Note: IgnoredDuringExecution  part in both names means that if labels on a node will be changed after the Pod matching these labels is scheduled, it will still continue to run on that node. There is still an unimplemented requiredDuringSchedulingRequiredDuringExecution  feature that allows evicting Pods from nodes that no longer satisfy the Pod’s node affinity requirements.

To get a feel of how node affinity works, let’s look at this example:

As you see, the node affinity is specified under nodeAffinity  field of the affinity  in the PodSpec. We define “hard” and “soft” affinity rules in the same PodSpec.

The “hard” affinity rule tells the scheduler to place the Pod only onto a node with the label whose key is  and the value is either e2e-az1  or e2e-az2 .

The “soft” rule says that among the nodes that meet “hard” criteria, we prefer the Pod to be placed on the nodes that have a label with the key “custom-key” and value “custom-value.” Because this rule is “soft,” if there are no such nodes, the Pod will still be scheduled if the “hard” rule is met.

In the example above, we used the In operator in matchExpressions . This operator matches the key’s value if it includes the “expression” specified. Other supported operators include NotIn , Exists , DoesNotExist , Gt , Lt . By the way, you can use NotIn  and DoesNotExist  to achieve node anti-affinity behavior.

Also, the “soft” affinity rule includes the weight field that takes values in the range from 1 to 100. This value is used to calculate the priority of nodes to take Pods for scheduling. To learn more about this “weight” parameter, consult the official documentation.

Inter-Pod Affinity/Anti-Affinity

With Inter-Pod affinity/anti-affinity, you can define whether a given Pod should or should not be scheduled onto a particular node based on labels of other Pods already running on that node.

There are a number of use cases Pod Affinity, including the following:

  • Co-locate the Pods from a particular service or Job in the same availability zone.
  • Co-locate the Pods from two services dependent on each other on one node to reduce network latency between them. Co-location might mean same nodes and/or same availability zone.

In its turn, Pod anti-affinity is typically used for the following use cases:

  • Spread the Pods of a service across nodes and/or availability zones to reduce correlated failures. For example, we may want to prevent data Pods of some database (e.g., Elasticsearch) to live on the same node to avoid the single point of failure.
  • Give a Pod “exclusive” access to a node to guarantee resource isolation.
  • Don’t schedule the Pods of a particular service on the same nodes as Pods of another service that may interfere with the performance of the Pods of the first service.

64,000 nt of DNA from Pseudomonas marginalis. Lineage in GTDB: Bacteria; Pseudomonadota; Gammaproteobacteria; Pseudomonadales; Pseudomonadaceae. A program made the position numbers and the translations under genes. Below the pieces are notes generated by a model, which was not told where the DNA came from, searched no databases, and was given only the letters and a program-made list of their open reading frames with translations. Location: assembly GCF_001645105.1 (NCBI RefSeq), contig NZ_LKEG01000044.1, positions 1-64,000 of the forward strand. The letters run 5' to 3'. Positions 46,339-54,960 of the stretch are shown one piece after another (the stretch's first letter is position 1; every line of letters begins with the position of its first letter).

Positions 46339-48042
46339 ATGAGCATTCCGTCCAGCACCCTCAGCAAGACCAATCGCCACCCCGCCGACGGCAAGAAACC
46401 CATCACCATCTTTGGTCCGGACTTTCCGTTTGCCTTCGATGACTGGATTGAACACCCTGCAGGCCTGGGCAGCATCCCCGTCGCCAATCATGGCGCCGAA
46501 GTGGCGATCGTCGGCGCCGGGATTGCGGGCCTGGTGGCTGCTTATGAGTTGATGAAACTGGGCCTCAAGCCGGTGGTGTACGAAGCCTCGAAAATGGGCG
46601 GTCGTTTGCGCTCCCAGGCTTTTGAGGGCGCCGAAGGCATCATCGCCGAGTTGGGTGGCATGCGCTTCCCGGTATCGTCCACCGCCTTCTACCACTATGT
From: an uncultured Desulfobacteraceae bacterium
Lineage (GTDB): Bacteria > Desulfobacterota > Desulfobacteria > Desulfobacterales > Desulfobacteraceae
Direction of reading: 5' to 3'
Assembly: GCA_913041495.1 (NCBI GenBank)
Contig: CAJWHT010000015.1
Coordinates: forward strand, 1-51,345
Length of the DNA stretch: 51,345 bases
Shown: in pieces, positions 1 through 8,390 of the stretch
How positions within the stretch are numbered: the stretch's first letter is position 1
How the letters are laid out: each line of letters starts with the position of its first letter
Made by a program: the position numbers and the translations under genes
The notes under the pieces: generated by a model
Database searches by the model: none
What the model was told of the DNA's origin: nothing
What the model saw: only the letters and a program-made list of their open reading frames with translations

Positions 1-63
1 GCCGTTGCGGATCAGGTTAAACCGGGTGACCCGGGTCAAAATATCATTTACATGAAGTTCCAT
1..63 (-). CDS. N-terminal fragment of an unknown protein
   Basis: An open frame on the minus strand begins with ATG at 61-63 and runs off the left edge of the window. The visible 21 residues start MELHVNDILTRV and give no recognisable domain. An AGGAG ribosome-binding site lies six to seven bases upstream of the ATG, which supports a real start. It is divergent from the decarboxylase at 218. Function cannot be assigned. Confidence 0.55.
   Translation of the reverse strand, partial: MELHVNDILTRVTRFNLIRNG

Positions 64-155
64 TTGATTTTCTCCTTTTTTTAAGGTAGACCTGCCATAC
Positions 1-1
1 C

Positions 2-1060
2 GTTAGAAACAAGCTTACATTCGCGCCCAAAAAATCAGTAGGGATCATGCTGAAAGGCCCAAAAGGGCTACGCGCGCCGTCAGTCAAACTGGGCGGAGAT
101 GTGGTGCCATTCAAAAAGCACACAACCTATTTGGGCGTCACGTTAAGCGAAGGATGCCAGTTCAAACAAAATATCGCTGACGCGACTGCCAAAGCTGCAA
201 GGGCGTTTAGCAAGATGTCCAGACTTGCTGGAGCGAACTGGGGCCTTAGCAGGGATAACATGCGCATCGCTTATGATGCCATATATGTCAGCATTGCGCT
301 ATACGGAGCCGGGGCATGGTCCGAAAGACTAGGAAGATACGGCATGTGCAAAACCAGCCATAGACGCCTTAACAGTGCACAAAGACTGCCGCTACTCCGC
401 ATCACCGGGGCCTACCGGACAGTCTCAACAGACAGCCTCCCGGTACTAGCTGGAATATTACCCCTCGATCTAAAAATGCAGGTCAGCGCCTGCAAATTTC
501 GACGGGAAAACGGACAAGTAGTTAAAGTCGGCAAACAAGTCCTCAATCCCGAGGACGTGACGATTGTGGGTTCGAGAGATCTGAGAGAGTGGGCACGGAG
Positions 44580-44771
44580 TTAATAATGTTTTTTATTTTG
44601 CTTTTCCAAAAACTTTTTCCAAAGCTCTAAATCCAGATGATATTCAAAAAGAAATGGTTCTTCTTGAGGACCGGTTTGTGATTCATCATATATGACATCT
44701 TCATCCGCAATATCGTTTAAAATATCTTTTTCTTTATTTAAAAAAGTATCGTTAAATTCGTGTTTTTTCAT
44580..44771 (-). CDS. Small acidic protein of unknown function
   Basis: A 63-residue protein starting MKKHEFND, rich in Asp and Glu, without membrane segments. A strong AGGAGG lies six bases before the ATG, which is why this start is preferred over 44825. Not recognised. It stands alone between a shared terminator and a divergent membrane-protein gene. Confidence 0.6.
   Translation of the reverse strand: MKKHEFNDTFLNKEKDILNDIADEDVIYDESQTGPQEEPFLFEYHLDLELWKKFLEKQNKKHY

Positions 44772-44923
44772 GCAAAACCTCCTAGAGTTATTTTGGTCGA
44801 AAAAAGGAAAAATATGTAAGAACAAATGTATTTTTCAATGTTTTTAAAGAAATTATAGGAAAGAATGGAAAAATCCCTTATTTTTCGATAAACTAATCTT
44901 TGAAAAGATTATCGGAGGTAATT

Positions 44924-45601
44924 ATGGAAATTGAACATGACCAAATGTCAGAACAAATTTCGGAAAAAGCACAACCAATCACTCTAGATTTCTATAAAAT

The Pod affinity/anti-affinity may be formalized as follows. “this Pod should or should not run in an X node if that X node is already running one or more pods that meet rule Y”.

Y is a LabelSelector of Pods running on that node.

X may be a node, rack, CSP region, CSP zone, etc. Users can express it using a topologyKey .

Similarly to node affinity, Pod affinity and anti-affinity support “hard” and “soft” rules. Inter-pod affinity is specified under the field affinity.podAffinity  of the PodSpec. And inter-pod anti-affinity is specified under affinity.podAntiAffinity  in the PodSpec. Take a look at this manifest:

In the manifest above, we defined one Pod affinity rule and one Pod anti-affinity rule. Specifically, we used the “hard” requiredDuringSchedulingIgnoredDuringExecution  for podAffinity and “soft” preferredDuringSchedulingIgnoredDuringExecution  for podAntiAffinity .

The Pod affinity rule tells that our Pod can be scheduled to a node if two conditions are met:

  • The node has a label with the key  and some value V.
  • There is at least one node with key  and value V with already-running Pod that has a label with key the “security” and value “S1”

In its turn, the Pod anti-affinity rule tells that we prefer not to schedule Pods to nodes that have a key granted they have Pods with the label security:S2 running on them.

Node: Pod anti-affinity requires nodes to be consistently labeled. This means that every node in the cluster must have an appropriate label matching topologyKey . If some nodes are missing the specified topologyKey  label, this may lead to unintended behavior.


In what follows, we’ll demonstrate how to configure Pod affinity anti-affinity for Pods and Deployments in your cluster. In order to test the examples presented below, the following prerequisites are required:

  • A running Kubernetes cluster. See Supergiant documentation for more information about deploying a Kubernetes cluster with Supergiant. As an alternative, you can install a single-node Kubernetes cluster on a local system using Minikube.